What Is L-arginine and Are Supplements Necessary?

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L-arginine, also known as arginine, is an amino acid that is necessary to make proteins in the body. It is classified as a semi-essential nutrient because the body normally makes enough to meet daily requirements, and it is abundant in a variety of foods, but supplementation may be necessary for some people, especially for those who eat poorly or suffer from a physical condition.

Arginine has many functions, including healing wounds, removing waste products and maintaining hormone and immune function. Hair loss, skin rash, poor wound healing, constipation and fatty liver are symptoms of a deficiency.

Foods high in arginine include dairy products, beef, pork, poultry, seafood, wheat germ, oatmeal, chick peas, walnuts, cashews, almonds, hazelnuts, pumpkin seeds, sunflower seeds and cooked soybeans.

Health Benefits

Supplementation may benefit the following health problems (more research is needed):

Cardiovascular

L-arginine is needed to make nitric oxide. Nitric oxide increases blood flow, keeps the walls of vessels from becoming too thick and stiff, prevents narrowing of the arteries and stops fatty deposits from adhering to the walls of blood vessels.

Conditions l-arginine may benefit include:

  • High blood pressure - It has been shown to slightly lower blood pressure in healthy people and in type 2 diabetics with mild high blood pressure.
  • Coronary artery disease (CAD) - Several studies suggest it may improve blood flow in arteries of the heart.
  • Chest pain associated with CAD (angina pectoris) - It appears to decrease symptoms, as well as improve quality of life, but it does not appear to improve the disease itself.
  • Congestive heart failure - It appears to help eliminate extra fluids, but does not always improve quality of life.

Individuals should not take l-arginine supplements after having a heart attack. In one study, not only did the supplement not show any significant improvements, six participants died and the study was terminated after six months. No participants taking the placebo died.

Erectile Dysfunction

Nitric oxide is also said to help treat erectile dysfunction by increasing blood flow in the male genitalia, similar to Viagra. Unlike arginine that makes nitric oxide, Viagra improves blood flow by blocking an enzyme that destroys nitric oxide.

Male Infertility

L-arginine is needed for the replication of cells, making it essential in sperm formation. According to one study involving 178 men with low sperm counts, 74 percent had significant improvement in sperm counts and motility. Supplementation is less likely to help if sperm counts are less than 20 million/ml.

Diabetes and Diabetic Complications

Some human studies suggest that arginine may decrease the severity of diabetes. It is also believed that supplementation may help in the prevention of long-term complications of diabetes, such as heart disease and nerve damage.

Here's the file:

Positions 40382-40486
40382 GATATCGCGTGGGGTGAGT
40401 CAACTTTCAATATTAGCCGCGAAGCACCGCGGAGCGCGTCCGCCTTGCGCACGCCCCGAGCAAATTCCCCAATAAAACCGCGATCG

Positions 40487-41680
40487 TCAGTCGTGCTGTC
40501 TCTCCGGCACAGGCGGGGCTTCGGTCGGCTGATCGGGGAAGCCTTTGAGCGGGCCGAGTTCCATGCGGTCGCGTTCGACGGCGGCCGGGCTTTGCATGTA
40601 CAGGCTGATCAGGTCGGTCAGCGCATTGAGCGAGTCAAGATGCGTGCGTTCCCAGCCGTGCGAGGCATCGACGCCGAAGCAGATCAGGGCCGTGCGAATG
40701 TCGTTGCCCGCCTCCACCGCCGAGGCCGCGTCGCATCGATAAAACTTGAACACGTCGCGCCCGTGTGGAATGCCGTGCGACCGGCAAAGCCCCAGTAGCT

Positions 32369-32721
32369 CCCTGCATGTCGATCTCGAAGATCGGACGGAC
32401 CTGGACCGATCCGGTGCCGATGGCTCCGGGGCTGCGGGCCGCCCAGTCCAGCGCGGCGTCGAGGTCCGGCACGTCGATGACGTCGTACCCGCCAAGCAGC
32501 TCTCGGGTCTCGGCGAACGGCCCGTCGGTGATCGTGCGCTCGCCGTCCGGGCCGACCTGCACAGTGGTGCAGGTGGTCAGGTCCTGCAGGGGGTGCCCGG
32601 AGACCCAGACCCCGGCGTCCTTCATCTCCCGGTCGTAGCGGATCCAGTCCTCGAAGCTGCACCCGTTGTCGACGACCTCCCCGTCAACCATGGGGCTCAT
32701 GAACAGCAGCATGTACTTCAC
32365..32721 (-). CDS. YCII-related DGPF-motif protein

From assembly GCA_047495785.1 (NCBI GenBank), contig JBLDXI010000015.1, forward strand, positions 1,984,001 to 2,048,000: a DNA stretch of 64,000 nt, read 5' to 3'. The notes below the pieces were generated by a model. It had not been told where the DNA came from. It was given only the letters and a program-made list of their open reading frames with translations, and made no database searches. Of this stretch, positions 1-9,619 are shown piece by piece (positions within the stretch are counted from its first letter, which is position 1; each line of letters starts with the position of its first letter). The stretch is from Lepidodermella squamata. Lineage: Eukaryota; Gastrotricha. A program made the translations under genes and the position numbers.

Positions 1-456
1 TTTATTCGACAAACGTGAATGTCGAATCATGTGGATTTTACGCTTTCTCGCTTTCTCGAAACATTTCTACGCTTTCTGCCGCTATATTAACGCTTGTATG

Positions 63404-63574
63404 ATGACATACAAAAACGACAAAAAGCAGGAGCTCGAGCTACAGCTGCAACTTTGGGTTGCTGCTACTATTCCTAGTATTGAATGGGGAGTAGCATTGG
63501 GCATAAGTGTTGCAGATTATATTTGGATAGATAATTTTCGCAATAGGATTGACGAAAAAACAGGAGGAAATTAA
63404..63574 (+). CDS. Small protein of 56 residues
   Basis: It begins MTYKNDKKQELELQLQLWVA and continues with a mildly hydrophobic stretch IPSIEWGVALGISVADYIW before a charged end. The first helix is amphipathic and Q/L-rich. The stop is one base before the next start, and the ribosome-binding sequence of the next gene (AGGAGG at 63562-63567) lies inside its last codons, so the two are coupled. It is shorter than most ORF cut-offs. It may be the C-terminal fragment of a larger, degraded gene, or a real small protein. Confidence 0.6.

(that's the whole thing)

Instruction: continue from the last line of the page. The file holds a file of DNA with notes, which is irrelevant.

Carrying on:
HIV Complications

When used with l-glutamine and beta-hydroxy-beta-methylbutyrate, arginine appears to increase body weight, mostly lean body mass. According to one study involving people with HIV who had lost at least 5 percent of their weight in a three month period, those who received the three supplements gained significantly more weight than those who took a placebo after eight weeks.

The three supplements also appear to improve the immune system in people infected with HIV.

Other

Supplementation has also been used to prevent the common cold, treat migraines, promote wound healing and improve senile dementia.

Side Effects

In studies, supplementation was well tolerated by most people when taken for up to six months. Possible side effects include headaches, indigestion, nausea, bloating, diarrhea, low blood pressure, swelling in the legs, breathing problems and chest pain.

Precautions

Children under the age of 18, women who are pregnant and women who are breastfeeding should not take arginine supplements.

Individuals with a history of genital herpes should not take because it may aggravate symptoms. In vitro studies have shown that HSV replication is dependent on adequate levels of arginine. Foods high in this nutrient should also be avoided, or greatly limited.

People with a bleeding disorder or who are taking anticoagulant or antiplatelet drugs should avoid use or be monitored closely by their health care provider because this supplement may increase the risk of bleeding.

People with a medical condition or who are taking medications should consult with a health care provider before taking supplements.

Dosing

There is no well-established dose, but 2 to 3 grams three times a day is a common dose for adults (18 years and older).

References

Mayo Clinic: Arginine (L-arginine) - https://www.mayoclinic.com/health/l-arginine/NS_patient-arginine

Web MD: L-arginine - https://www.webmd.com/vitamins-supplements/ingredientmono-875-L-ARGININE.aspx?activeIngredientId=875&activeIngredientName=L-ARGININE

Drugs: L-arginine - https://www.drugs.com/npp/l-arginine.html

Michael Murray, N.D. and Joseph Pizzorno, N.D. “Encyclopedia of Natural Medicine” Prima Publishing 1998

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